Driven up the wall MILEN GEORGIEV’S father had bought him a kit of cheap magic tricks. That was lucky, because it helped the young Bulgarian figure out the sleight-of-hand in the hustlers’ three-card con trick at an open-air market in Sofia.
Fracking the midnight oil IN A new book, “The Frackers”, Gregory Zuckerman says of the late George Mitchell, a pioneer of the technique of hydraulic fracturing to tap “unconventional” reserves of oil and gas, that “his impact eventually might even approach that of Henry Ford and Alexander Graham Bell.” Yet of late doubters have been making themselves heard too.
IN HIS 1905 book, “The Protestant Ethic and the Spirit of Capitalism”, Max Weber credited the Protestant ethic with giving rise to capitalism.
One of the jewels in Taj’s crown INDIA and Orient-Express have never rubbed along. The luxury hotel firm’s buccaneering founder, James Sherwood, visited the country in the early 1990s and had “a nightmare”.
Mayer: who’s for the chop next? IT IS a brutal management technique in which bosses grade their employees’ performance along a “vitality curve” and sack those who fall into the lowest category.
The kiss of death JAPAN’s pharmaceutical firms are an inventive bunch: only the American and British drugs industries produced more new medicines between 2005 and 2008.
ONE of the world’s biggest accountants, PwC, breathlessly bills it as perhaps “the biggest-ever accounting change”.
Let’s hope this improves his exam grades SQUEEZED between the boutique cafés and posh handbag shops in a Singapore shopping mall, Joey Tan is offering something very different, even radical, to the city-state’s consumers: play.
THE signs do not look good. On November 4th, six weeks after BlackBerry said that its biggest shareholder, Fairfax Financial, wanted to take the ailing Canadian smartphone-maker private for $4.7 billion in cash, the sale was called off.
AS A corporate motto, “The best or nothing” has a timeless quality. Gottlieb Daimler pasted it on the wall as he went about inventing the modern car in the late 19th century.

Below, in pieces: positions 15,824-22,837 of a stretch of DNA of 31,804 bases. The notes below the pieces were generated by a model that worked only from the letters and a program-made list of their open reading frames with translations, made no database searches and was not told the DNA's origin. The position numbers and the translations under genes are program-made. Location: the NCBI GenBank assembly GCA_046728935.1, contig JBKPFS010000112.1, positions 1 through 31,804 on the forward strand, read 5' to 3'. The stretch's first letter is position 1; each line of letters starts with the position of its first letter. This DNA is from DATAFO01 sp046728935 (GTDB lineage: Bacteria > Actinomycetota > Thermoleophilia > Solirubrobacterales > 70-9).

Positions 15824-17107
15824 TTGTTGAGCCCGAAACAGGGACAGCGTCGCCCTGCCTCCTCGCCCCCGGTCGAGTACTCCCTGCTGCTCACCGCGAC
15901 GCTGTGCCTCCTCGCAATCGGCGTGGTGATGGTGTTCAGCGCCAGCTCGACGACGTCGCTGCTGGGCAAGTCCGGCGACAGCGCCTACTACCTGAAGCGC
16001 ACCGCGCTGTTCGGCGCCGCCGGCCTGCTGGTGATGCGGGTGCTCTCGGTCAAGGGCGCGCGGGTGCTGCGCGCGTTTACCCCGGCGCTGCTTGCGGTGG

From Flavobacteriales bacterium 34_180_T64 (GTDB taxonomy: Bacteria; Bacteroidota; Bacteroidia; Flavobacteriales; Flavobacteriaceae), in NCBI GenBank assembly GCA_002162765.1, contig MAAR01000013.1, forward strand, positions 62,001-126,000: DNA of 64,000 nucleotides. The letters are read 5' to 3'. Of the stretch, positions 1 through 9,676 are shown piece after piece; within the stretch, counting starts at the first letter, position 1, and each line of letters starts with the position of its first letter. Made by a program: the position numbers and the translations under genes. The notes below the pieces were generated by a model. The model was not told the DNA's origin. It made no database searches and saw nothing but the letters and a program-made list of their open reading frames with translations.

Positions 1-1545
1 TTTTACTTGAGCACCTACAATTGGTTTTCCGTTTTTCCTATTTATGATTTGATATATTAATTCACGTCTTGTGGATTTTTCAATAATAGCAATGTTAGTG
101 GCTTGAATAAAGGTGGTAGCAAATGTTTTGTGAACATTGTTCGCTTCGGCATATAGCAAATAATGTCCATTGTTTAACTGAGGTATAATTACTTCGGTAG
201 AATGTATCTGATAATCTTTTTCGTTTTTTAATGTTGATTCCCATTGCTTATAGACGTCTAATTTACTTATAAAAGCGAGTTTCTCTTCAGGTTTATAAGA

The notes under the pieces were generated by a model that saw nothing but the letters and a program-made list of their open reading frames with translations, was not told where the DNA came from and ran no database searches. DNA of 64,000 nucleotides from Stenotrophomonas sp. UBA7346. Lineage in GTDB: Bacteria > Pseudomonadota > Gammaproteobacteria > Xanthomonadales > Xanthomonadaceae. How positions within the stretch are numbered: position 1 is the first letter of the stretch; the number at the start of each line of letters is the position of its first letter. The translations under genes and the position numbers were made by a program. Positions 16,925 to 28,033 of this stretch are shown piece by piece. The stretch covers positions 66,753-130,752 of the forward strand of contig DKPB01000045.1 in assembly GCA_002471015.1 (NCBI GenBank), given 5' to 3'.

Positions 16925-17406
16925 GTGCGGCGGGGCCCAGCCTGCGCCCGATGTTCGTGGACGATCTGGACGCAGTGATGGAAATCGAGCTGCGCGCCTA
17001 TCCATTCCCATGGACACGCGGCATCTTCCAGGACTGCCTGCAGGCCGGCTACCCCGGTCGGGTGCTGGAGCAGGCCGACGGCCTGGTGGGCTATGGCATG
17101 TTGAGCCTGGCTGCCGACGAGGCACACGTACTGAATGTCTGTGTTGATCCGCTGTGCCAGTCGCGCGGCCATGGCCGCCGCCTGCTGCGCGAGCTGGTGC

“OPERATIONS consultants sit at the front of the classroom,” says a partner at a strategy consultancy.
“In defence of our jobs”, but protests won’t save them NEWS that Spain’s largest appliance-maker is heading for bankruptcy will not come as a complete shock in the crisis-ridden country.
IN THE late 1970s Bill Gates predicted “a computer on every desk and in every home”. Laércio Cosentino, an engineer at SIGA, a Brazilian maker of software for mainframes, concluded that therefore every small firm in his country, even the ubiquitous street-corner padari a (bakery), would eventually have one too.In 1983 Mr Cosentino, then just 22, convinced his boss to set up a separate business to concentrate on serving small and medium-sized enterprises (SMEs).
LATER this month PPTV, a Chinese online-video firm, will release a new reality show called “The Goddess Office” (pictured) about four young women living together in a house, trying to create their own e-commerce company.
JAPANESE culture places great stress on distinguishing the honne, one’s genuine feelings, from the tatemae, what one must say publicly.
More than just a hub AFTER most Memphians have gone to bed and before they switch on their coffee-makers, around 150 jets land at Memphis International Airport and take off again.
A white-knuckle ride ON OCTOBER 30th OGX, the oil-and-gas firm at the heart of the business empire of Eike Batista, a flamboyant entrepreneur who was until recently Brazil’s richest man, filed for bankruptcy protection.
APOSTOLOS KAISIDIS is thankful that in 2008, after nearly half a century dealing in cars, his family firm moved out of Thessaloniki, Greece’s second-largest city, to a cheaper place 50km away, and started repairing vehicles as well as selling them.
“WE NOW understand it’s about corporate partnerships…That’s the model…and it’s killing us.” Thus did Naomi (“No Logo”) Klein, self-proclaimed champion of the anti-capitalist Occupy movement, recently castigate carbon markets, green incentives and the close ties between companies and charities that have sprung up to support them.Ms Klein can be relied on to espouse any cause that annoys business.
REFORM is a universal medicine urged upon struggling economies by liberal institutions (even The Economist has been known to prescribe it on occasion).